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Rabbits and hares less of a problem, but weeds still reign

Sheep Central, April 28, 2021

RABBITS and hares are less of a problem on Australia’s agricultural land according to managers survey in the latest ABARES Pest Animal and Weed Management Survey results released today.

The largest decrease in pest problems between surveys in 2016 and 2019 was in the proportion of land managers reporting major or minor problems with rabbits/hares and this was down 6.9 percentage points.

However, more than half of agricultural land managers in Australia are still reporting native animals and birds, rabbits/hares, rodents and foxes have caused either minor or major problems on their properties in the 12 months prior to the 2019 pest animal survey, as was the case in 2016.

The ABARES Pest Animal and Weed Management Survey 2016-2019 also found that the proportion of managers reporting a major overall feral animal problem on their property had not changed significantly between surveys – 21 percent in 2016 and 20pc 2019.

There was a statistically significant decrease by 13 percentage points in those reporting a minor feral animal problem between surveys.

However the latest ABARES report confirms that Australia’s farmers are spending significant amounts of time and money on battling pests and weeds.

ABARES acting executive director, Dr Jared Greenville, said the survey results demonstrated that land management in Australia was an ongoing job.

“We surveyed 6470 farmers in 2016, and 8059 in 2019 and they responded from across Australia.

“The biggest change we saw was a 41 percent increase between 2016 and 2019 in farmers reporting crop loss, degradation or loss of value from pests, particularly insects,” he said.

“The impact of pest animals, particularly invertebrates, has increased between surveys, even considering the vastly different weather patterns between 2016 and 2019.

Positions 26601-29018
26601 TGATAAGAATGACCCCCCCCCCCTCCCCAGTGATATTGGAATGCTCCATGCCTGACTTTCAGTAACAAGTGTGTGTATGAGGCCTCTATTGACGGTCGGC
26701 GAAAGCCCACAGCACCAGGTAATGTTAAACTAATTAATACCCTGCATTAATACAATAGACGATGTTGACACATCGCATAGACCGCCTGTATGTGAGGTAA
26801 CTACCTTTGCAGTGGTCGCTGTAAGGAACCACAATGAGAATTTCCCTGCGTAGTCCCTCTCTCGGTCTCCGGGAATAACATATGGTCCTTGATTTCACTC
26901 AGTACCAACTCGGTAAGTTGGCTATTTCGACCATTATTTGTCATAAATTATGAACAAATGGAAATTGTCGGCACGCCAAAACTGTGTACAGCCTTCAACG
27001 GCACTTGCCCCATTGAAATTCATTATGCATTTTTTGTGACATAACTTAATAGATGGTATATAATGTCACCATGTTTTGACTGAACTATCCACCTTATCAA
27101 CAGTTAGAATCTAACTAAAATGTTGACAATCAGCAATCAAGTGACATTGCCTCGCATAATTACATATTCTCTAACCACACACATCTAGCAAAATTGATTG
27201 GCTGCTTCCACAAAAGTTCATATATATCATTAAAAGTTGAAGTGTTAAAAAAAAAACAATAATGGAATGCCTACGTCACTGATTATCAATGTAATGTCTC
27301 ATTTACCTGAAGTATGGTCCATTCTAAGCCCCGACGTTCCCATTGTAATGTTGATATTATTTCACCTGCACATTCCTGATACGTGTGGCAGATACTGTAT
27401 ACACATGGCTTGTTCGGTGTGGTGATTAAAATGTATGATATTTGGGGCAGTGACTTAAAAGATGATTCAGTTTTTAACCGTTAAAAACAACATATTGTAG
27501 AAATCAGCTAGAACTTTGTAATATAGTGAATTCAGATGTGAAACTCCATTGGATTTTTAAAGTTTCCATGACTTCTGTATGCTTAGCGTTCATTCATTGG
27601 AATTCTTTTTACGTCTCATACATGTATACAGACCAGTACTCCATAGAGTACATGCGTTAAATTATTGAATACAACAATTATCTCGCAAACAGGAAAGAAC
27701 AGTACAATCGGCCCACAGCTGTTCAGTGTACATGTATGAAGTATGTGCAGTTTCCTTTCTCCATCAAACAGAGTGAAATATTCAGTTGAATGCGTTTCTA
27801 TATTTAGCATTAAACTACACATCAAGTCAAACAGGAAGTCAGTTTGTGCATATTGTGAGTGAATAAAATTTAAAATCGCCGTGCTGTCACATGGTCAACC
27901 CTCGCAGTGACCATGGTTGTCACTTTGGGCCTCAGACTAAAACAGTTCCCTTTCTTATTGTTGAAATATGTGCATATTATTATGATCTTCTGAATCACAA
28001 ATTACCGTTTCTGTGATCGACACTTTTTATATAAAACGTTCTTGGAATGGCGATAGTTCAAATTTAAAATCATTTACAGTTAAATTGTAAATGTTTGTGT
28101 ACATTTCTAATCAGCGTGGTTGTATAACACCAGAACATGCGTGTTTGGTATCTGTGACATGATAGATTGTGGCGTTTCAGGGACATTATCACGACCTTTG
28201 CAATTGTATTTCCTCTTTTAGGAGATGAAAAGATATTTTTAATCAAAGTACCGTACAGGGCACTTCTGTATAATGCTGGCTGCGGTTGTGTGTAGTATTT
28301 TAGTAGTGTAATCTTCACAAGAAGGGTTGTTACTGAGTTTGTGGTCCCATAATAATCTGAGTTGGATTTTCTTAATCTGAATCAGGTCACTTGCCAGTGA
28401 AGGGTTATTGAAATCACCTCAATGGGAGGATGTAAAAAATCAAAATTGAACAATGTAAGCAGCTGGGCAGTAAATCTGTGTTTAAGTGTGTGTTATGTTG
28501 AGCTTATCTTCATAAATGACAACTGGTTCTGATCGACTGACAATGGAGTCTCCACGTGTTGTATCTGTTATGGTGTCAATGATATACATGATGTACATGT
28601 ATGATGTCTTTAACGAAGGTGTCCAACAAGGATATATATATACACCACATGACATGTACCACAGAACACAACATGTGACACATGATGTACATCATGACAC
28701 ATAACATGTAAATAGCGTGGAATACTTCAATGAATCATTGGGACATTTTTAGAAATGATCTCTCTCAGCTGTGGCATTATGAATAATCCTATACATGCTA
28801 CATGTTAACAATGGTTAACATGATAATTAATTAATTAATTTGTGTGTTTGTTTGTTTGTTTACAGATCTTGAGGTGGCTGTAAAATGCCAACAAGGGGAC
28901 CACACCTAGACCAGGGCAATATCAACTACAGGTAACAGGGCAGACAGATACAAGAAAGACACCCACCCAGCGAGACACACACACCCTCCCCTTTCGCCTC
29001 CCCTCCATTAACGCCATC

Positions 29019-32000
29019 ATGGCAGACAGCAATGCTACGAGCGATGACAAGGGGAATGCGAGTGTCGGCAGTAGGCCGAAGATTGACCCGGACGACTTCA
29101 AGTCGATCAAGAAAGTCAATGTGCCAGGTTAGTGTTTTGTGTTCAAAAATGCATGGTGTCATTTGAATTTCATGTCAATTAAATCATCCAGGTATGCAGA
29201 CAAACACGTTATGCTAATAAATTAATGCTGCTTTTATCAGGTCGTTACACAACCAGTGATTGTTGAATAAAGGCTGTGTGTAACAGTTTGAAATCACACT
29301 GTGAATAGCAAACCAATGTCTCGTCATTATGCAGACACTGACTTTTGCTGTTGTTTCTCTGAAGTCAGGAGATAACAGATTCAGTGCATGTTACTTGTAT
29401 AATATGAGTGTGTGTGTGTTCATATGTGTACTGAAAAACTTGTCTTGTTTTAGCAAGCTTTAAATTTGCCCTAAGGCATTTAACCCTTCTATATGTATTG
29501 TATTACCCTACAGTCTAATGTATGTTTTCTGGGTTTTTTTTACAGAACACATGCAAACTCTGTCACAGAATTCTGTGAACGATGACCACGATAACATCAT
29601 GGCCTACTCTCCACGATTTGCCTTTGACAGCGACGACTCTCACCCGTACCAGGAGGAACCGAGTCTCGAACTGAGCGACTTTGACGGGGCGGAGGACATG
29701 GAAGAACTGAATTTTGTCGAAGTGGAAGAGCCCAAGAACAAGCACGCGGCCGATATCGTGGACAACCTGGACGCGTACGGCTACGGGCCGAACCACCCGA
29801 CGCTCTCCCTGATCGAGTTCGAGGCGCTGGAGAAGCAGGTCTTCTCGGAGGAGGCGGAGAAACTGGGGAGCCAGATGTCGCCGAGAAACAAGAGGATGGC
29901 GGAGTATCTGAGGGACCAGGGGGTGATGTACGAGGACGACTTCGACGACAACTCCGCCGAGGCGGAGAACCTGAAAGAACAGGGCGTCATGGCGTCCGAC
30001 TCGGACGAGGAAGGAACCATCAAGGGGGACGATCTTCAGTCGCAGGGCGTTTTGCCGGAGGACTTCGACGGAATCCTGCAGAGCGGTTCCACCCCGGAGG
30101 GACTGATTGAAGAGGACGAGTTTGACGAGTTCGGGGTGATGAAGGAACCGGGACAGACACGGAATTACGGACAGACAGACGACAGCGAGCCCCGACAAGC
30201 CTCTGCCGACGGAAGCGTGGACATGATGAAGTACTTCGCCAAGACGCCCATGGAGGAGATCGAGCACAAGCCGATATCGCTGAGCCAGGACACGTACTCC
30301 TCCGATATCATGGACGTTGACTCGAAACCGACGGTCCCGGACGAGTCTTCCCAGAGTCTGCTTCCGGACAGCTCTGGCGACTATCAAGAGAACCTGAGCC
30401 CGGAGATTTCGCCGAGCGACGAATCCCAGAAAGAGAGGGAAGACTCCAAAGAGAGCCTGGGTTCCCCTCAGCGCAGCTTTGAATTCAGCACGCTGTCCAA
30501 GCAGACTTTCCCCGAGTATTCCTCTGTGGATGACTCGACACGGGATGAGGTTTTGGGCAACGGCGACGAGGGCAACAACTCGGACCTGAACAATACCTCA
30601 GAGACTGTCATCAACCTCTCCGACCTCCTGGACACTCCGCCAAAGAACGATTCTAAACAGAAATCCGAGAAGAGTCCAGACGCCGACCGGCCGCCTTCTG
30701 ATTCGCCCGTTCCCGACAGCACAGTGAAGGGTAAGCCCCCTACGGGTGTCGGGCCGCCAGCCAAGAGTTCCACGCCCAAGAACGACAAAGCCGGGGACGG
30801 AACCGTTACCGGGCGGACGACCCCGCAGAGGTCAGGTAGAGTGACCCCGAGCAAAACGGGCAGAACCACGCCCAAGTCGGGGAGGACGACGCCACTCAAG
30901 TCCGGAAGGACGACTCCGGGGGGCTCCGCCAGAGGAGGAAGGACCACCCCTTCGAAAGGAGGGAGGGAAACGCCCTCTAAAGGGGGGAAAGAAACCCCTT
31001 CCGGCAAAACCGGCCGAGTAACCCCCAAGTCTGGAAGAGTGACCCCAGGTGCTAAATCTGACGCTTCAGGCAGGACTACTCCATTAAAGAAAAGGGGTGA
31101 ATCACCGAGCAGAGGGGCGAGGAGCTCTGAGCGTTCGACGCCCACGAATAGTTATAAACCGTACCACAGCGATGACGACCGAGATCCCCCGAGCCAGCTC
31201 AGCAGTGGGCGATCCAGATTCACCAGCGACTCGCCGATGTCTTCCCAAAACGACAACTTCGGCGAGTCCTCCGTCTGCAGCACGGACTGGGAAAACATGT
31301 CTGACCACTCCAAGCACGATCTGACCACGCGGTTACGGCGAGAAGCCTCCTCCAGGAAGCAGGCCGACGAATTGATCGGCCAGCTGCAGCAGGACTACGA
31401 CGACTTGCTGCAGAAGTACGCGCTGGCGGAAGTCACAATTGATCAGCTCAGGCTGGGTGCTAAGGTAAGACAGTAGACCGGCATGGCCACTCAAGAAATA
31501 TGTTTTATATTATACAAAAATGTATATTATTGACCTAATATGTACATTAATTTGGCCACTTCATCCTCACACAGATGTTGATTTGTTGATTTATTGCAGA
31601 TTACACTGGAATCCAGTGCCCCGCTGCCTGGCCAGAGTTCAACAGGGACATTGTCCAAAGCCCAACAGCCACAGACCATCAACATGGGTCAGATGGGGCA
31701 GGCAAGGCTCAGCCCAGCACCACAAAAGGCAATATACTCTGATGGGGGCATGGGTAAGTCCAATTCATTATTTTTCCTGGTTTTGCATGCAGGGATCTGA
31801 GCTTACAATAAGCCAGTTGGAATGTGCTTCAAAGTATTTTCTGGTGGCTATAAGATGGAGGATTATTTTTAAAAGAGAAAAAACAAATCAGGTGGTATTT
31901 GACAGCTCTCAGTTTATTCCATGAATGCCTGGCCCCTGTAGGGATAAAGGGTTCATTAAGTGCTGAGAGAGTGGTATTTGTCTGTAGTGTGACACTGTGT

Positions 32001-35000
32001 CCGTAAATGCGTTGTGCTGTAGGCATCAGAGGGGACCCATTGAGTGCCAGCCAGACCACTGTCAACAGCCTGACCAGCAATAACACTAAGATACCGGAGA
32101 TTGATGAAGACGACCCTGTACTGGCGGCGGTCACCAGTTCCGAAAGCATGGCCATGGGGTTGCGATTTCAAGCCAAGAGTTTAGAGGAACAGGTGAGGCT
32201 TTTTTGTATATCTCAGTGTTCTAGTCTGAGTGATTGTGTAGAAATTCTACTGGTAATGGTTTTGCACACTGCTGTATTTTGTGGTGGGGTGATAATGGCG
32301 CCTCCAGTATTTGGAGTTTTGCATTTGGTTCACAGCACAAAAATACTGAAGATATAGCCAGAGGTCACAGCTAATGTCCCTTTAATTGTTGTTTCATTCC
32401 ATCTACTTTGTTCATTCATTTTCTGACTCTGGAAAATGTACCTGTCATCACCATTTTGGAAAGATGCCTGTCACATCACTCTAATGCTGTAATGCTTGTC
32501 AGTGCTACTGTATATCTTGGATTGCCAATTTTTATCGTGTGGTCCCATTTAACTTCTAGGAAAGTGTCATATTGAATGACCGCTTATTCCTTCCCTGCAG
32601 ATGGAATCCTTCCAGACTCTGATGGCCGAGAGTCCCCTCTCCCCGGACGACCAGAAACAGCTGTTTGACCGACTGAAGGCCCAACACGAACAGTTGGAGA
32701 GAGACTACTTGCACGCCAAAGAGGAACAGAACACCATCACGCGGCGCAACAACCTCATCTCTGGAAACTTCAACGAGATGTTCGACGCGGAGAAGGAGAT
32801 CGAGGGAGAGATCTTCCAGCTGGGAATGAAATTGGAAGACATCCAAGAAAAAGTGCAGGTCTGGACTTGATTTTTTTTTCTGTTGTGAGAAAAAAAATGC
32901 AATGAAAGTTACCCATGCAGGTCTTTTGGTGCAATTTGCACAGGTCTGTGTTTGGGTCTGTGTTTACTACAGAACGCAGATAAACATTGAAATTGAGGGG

“However, the proportion of land managers reporting expenditure on managing pests and weeds went down between 2016 and 2019, and the average amount farmers spent on pest and weed management nearly halved from $20,405 in 2016 to $11,576 in 2019,” Dr Greenville said.

“This is mostly accounted for by the change in average weed expenditure which dropped from $18,633 in 2016 to $10,551 in 2019. Widespread drought in 2019 is likely to be a factor in the reduced spend on weed management.

“We do have to take into account the fact that 2016 had substantially high rainfall, while 2019 was a drought year. These factors affect the impact, numbers and distribution of pest animals and weeds.”

Pest Animal and Weed Management Survey 2016-2019: Land manager survey results are available by clicking here or on the ABARES website.

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Comments

  1. Doug Wright, April 28, 2021

    Weed science is an interesting subject and I believe poorly understood. I was fortunate to have the late Nelson Johnson as my weed science lecturer back in 1971. The definition that he gave of a weed was “a plant growing in place”. In other words, plants grow in conditions that suit them, so if we are going to remove a plant we have to change the growing conditions of soil and or competition. The classic case is thistles, following the introduction of sub clover and superphosphate. Nitrogen builds up and thistles love nitrogen, so a cropping rotation was introduced to utilise nitrogen and in doing so, in conjunction with 24D, controlled thistles. A simple example, but the point is plants grow where conditions are suitable.

  2. Peter Small, April 28, 2021

    A definition of a pest or weed is a plant or animal that is in not in its correct environment or location and is out of control. For example, ragwort is a cherished plant in Ireland, in Australia it is a noxious weed.
    Crown lands, everything from national parks to roadside reserves are the source of infestation of a multitude of weeds and animals into the environment. Rabbits, foxes, wild dogs, pigs, deer, camels, brumbies and yes, kangaroos. Kangaroos meet the criteria of being in plague proportions and for their own well-being require a national cull.
    Uniformed local government employees as they move around plant and machinery as part of their job, can unwittingly spread every weed imaginable. Often, once the weeds get a go on they are impossible to contain. We need a massive investment into weeds and pests in our environment.
    Just because a plant is green doesn’t mean it’s not a weed not in danger of spreading. Everything should be aimed at education, to engage people and effect control. The indigenous peoples are ideal for this, as the Australian countryside had never looked as well as it did prior to the arrival of Captain Cook.

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